An interesting scenario was raised here the other day, something a few of our clients may be interested in:
“I have a segment of my site setup for a certain (time-to-live) TTL. It’s a little over 100 records spanning a number of fully qualified domains. What I would like to do is change the TTL on only these records as currently the time is a little too short for our needs since these records don’t change too often. The web UI is fine and dandy, but switching node-to-node and updating each record and then publishing it is getting pretty old. Is there a way I can do this quickly or in a batch?”
Well, for those of you who follow my blog posts (thanks Mom and Dad), you probably guessed that the first thing that springs to mind is to leverage the API for this. The way this was accomplished was by using Python to read a configuration file which would control what gets changed and how, then using the Python httplib to make the correct calls out to the robust DynECT API.
A Python “snake handler” of ours, Nguyen Tran, did the honors of the down and dirty work on this and it came out great! She used some simple parsing of the file along with basic logic to determine which API calls were needed and which zones they would be applied to.
This post will feature some details about the use of the actual script but if you would like to spelunk the code behind it, by all means, please take it and tweak it however you like and use it to make your DynECT DNS management as straight-forward as you can. That’s why we have the API and keep open sourcing different uses for it!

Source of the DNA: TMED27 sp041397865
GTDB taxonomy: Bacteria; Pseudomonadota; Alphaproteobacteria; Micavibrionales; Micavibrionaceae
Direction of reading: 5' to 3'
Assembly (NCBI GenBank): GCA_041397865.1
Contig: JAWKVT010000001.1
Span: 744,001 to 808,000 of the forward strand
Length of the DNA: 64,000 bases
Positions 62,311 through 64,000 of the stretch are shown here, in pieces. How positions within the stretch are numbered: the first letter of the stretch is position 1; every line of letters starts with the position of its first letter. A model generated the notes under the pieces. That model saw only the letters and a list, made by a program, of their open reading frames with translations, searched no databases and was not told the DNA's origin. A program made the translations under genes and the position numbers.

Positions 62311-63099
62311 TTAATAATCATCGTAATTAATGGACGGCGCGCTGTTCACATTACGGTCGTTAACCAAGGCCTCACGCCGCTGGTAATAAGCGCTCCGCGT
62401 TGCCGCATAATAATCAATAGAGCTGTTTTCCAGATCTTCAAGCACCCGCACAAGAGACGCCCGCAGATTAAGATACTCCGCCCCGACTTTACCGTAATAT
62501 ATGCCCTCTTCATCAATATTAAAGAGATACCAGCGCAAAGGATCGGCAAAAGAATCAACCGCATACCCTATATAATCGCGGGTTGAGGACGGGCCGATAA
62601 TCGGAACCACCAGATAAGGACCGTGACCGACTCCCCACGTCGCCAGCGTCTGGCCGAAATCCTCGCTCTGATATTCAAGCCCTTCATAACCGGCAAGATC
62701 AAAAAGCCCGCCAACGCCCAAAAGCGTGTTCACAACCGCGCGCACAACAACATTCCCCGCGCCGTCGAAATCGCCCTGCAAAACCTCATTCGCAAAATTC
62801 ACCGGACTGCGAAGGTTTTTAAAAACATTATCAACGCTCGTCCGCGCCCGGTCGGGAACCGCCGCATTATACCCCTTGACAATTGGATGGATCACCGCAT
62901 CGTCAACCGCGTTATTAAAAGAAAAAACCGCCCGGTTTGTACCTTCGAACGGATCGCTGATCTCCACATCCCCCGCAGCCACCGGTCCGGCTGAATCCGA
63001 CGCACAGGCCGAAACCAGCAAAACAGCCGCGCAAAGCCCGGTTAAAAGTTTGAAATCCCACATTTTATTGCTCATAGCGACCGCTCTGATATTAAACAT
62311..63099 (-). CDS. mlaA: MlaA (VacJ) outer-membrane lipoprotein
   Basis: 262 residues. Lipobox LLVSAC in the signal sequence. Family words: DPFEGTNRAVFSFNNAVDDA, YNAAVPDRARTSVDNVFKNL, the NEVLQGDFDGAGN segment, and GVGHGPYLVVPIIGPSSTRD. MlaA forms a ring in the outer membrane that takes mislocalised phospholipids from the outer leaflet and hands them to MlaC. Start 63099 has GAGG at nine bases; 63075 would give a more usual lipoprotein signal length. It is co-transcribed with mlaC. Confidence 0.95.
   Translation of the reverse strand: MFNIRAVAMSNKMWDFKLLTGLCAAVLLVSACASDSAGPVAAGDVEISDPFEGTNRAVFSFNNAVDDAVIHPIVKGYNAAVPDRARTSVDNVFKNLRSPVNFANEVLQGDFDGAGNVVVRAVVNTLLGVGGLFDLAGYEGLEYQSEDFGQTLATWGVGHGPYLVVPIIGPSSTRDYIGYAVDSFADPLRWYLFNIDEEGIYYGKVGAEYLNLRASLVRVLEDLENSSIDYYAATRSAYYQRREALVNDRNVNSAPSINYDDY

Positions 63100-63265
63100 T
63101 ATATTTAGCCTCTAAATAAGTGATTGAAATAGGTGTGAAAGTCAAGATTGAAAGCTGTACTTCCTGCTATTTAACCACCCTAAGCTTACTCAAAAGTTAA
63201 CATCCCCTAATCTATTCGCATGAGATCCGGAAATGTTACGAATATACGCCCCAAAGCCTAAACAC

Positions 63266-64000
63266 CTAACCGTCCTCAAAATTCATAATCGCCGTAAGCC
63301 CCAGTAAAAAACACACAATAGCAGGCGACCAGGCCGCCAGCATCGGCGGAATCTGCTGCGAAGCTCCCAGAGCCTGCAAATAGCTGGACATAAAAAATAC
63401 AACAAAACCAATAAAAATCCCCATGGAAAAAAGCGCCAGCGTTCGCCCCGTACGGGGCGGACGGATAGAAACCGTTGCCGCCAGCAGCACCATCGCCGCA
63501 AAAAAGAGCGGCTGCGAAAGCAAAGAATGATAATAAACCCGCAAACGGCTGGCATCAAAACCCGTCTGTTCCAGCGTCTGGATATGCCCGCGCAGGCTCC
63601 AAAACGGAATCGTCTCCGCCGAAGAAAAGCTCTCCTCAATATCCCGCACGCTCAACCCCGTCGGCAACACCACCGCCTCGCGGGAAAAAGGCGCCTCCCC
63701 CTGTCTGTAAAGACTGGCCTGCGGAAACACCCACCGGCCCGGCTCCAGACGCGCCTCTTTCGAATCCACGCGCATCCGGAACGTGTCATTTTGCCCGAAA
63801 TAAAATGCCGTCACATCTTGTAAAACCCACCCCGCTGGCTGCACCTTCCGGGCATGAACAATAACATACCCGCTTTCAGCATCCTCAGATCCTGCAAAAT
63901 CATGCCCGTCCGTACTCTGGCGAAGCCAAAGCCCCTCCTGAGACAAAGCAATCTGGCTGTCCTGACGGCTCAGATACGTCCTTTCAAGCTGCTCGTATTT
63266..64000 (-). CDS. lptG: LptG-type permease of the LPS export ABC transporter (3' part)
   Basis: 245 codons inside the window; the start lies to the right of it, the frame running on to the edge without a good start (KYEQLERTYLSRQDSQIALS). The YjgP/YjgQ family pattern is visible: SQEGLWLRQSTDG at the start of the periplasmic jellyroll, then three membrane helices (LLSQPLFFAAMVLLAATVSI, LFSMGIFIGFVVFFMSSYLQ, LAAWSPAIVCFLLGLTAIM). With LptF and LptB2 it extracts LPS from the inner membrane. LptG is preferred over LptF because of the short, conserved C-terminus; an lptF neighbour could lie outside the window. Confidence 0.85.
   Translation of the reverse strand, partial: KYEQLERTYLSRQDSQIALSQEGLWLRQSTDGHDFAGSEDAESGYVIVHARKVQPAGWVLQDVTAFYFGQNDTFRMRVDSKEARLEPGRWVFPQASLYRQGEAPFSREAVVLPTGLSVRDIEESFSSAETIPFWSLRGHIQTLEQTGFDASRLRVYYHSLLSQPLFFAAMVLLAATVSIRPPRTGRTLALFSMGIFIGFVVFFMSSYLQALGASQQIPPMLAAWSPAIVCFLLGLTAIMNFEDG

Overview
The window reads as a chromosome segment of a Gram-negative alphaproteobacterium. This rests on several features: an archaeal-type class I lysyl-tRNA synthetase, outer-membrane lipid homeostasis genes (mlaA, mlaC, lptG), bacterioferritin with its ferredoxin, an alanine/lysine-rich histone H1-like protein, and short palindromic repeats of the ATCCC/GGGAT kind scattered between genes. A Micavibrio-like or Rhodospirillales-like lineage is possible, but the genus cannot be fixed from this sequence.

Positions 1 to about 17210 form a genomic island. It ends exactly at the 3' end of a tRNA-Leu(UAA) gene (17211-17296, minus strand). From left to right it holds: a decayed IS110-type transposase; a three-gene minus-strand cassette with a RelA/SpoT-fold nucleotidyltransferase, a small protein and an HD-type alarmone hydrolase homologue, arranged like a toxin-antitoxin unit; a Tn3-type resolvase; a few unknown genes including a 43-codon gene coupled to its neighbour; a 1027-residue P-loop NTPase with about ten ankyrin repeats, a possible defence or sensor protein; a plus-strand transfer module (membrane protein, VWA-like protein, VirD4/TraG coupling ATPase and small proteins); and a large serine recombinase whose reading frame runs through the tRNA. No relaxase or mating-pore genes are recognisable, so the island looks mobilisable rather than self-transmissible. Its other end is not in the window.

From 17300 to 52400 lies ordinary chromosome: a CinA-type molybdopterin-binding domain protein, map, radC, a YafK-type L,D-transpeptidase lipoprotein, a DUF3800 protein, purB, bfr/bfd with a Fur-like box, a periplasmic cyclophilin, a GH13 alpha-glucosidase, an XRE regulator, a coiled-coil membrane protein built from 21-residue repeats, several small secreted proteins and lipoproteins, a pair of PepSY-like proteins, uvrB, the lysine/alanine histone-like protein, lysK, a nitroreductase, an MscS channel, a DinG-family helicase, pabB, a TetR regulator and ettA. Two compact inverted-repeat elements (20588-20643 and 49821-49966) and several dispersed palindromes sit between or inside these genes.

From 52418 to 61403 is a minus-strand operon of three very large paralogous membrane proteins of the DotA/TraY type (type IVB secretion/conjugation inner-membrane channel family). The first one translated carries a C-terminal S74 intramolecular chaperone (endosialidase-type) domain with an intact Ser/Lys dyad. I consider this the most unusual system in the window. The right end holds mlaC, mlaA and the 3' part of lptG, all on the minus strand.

Controlling the script is all done through the input text file. The input file is pretty straight forward — it’s a plain text file consisting of three parts.
1) The first line are your log in credentials separated by the pipe ( | ) symbol, as in customer_name|user_name|password.
2) The second line is simply the zone you are running this on (something like myzone.com)
3) Every line beyond that is formatted as an fqdn within the zone piped with the new TTL, piped with a “y” or “n” based on if you want sub nodes of the fqdn to be updated piped with the old TTL to be updated just in case you only want certain times updated or if you want to update them all. Here is an example of the setup of that file (with the 4th parameter included):
To run the script, you run the UpdateTTL.py module and it will ask you for the location of this configuration file and then perform the appropriate actions on the TTLs based on your config. Voila!
The only prerequisite for this script is that you have Python installed along with the httplib and JSON Python libraries. The Ubuntu 10.04 image this was built and tested on in the Amazon cloud had these installed already.